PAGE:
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Every Restaurant Wants to Be a Tech Company Now—Even Denny’sBy
Diner chain accepting orders placed over Amazon’s Alexa
Restaurants push deeper into digital territory to stand out
The latest evidence that every restaurant chain wants to be a tech company: Denny’s Corp.
On Monday, the diner company added ordering with Amazon.com Inc.’s voice-activated speaker in its latest digital push. The service, which lets customers get food for delivery or to-go via the Alexa app, is available for most of Denny’s 1,600 U.S. locations.
While every company is rushing to get into the tech space, the dissonance with greasy diner food is undeniable. But restaurants in particular are desperate to fast forward into the digital age, revamp their aging brands and appeal to younger customers.
“Every restaurant brand should be in the digital space -- we’re all competing for share of stomach,” Chief Marketing Officer John Dillon said in an interview. The 65-year-old chain “is becoming more and more of a technology-driven company,” he said.
Dunkin’ Donuts also is betting on new technology to lift sales. On Wednesday, the Dunkin’ Brands Group Inc.-owned chain said its rewards members can now use Google’s voice assistant to order via mobile phone. To start, customers need to say “Hey Google, talk to Dunkin’ Donuts.”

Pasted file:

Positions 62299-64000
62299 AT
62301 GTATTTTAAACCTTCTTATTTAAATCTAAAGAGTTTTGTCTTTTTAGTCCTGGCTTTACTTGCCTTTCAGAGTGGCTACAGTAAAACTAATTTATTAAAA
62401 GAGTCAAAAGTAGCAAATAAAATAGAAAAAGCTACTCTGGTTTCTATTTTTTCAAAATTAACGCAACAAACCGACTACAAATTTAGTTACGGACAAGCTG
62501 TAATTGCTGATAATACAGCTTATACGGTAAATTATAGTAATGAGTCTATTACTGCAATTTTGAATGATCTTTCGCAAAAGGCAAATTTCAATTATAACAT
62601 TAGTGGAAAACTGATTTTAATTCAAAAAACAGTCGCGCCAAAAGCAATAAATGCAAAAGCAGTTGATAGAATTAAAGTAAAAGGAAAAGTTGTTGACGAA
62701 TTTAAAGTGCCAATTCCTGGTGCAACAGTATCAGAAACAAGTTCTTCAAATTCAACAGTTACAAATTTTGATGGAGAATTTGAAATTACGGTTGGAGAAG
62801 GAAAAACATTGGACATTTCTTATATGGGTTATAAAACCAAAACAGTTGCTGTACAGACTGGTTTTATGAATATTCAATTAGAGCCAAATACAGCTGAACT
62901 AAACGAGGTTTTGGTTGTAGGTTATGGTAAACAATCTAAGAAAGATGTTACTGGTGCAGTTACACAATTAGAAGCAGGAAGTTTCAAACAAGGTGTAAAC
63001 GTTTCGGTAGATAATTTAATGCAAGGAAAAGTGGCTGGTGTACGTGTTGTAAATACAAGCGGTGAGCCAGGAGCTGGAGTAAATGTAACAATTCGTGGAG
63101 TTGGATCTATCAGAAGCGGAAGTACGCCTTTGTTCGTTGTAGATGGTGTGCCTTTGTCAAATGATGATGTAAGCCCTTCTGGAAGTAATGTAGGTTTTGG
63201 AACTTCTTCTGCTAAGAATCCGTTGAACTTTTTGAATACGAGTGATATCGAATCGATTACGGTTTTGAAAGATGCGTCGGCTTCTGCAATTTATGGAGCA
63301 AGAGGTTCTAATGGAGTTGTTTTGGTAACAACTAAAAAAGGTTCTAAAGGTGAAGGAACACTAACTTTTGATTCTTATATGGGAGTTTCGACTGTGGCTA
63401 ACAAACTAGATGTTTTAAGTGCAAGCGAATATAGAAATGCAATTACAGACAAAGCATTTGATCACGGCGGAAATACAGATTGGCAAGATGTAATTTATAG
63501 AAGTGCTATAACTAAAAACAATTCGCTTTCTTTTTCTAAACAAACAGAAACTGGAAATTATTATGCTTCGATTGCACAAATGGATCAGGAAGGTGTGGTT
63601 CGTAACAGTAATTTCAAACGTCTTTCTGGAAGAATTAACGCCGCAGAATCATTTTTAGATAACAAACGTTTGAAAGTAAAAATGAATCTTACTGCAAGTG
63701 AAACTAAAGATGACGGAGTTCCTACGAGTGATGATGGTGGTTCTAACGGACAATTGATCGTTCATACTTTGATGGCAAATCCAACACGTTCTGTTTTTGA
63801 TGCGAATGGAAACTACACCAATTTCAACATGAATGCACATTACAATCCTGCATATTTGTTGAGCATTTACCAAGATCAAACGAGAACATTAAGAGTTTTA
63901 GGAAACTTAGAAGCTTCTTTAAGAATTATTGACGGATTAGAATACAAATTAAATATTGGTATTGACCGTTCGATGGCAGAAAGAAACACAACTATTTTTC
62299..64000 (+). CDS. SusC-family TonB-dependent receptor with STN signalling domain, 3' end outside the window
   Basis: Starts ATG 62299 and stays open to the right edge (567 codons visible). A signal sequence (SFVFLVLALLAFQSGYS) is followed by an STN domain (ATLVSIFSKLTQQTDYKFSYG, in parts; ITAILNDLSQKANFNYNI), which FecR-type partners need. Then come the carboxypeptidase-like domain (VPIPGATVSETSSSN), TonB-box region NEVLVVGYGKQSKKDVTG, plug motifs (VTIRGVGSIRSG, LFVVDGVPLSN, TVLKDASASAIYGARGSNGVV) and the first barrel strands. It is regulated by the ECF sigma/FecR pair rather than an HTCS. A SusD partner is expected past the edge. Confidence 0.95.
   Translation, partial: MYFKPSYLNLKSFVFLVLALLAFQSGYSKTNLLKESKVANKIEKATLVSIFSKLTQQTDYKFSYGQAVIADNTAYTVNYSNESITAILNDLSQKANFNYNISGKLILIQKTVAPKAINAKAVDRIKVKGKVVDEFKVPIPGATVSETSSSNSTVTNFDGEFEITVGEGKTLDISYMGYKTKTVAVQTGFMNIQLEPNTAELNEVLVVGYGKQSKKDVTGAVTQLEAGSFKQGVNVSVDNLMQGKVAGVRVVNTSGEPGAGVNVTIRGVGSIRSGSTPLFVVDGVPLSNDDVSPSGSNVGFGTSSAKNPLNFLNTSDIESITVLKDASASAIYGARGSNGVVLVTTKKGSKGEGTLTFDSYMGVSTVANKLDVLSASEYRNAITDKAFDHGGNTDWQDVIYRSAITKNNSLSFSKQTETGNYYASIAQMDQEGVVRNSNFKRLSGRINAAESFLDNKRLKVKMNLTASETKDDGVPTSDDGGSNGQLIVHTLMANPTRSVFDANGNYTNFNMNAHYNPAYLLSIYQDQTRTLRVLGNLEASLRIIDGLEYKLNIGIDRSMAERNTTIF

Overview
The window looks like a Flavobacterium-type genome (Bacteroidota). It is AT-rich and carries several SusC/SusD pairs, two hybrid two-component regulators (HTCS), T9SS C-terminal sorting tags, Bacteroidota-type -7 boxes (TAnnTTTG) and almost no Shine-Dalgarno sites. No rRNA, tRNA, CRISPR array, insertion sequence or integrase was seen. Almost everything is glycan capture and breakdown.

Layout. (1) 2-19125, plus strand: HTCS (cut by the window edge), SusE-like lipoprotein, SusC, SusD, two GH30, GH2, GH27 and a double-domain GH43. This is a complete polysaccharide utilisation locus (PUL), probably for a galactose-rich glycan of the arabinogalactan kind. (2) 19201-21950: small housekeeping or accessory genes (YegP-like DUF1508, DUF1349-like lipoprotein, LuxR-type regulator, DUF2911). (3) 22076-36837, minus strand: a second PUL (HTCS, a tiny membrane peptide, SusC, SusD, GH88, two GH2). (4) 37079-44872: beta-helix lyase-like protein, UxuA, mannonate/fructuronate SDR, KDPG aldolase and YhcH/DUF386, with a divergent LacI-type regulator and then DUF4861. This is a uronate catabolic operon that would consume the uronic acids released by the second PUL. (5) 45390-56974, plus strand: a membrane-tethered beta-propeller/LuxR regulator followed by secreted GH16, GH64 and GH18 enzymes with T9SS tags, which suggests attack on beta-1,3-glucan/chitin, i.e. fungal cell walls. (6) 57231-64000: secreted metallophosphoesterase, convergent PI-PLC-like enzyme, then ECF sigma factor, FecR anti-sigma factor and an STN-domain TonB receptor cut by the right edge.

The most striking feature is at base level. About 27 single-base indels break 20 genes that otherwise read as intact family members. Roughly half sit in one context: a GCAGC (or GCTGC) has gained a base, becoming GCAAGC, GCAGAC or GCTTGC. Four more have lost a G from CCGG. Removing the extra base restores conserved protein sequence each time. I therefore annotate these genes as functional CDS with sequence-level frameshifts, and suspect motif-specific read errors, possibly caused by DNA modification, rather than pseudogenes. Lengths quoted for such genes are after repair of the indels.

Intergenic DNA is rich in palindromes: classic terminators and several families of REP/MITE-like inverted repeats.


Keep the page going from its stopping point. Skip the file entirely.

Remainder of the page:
Starbucks Corp. has also enabled voice ordering via Alexa and iPhones, while McDonald’s Corp. now delivers through UberEats and Wendy’s Co. is adding self-order kiosks to its restaurants. Applebee’s is heavily promoting to-go fare with its revamped mobile app, while introducing new packaging to keep its fries and chicken wings hot. Taco Bell and KFC are working with GrubHub Inc. to bring burritos and fried chicken to diners’ doors.
For Denny’s, Alexa may let it compete better with fast-food chains and the industry’s mobile pioneers, such as Domino’s Pizza Inc. It has already made some progress with online orders: As of December, 8.7 percent of Denny’s sales came from delivery and to-go orders, an increase from 6.6 percent a earlier.
Investors have noticed, with the stock’s value increasing by almost a third in the last year. The company posted a gain of 2.5 percent last quarter for comparable sales as it improves the quality of its food and uses digital tools to attract younger diners.
Dillon touts Denny’s expansive menu, and notes popular digitally ordered items include breakfast platters, hamburgers and milkshakes. It also sells pot roast, cobb salads and vegetable beef soup. About half of its domestic locations deliver.
“There was a time, when ordering at home, you had to settle for pizza or a very limited set of choices,” Dillon said. “Our brand -- over some others -- can really stand out.”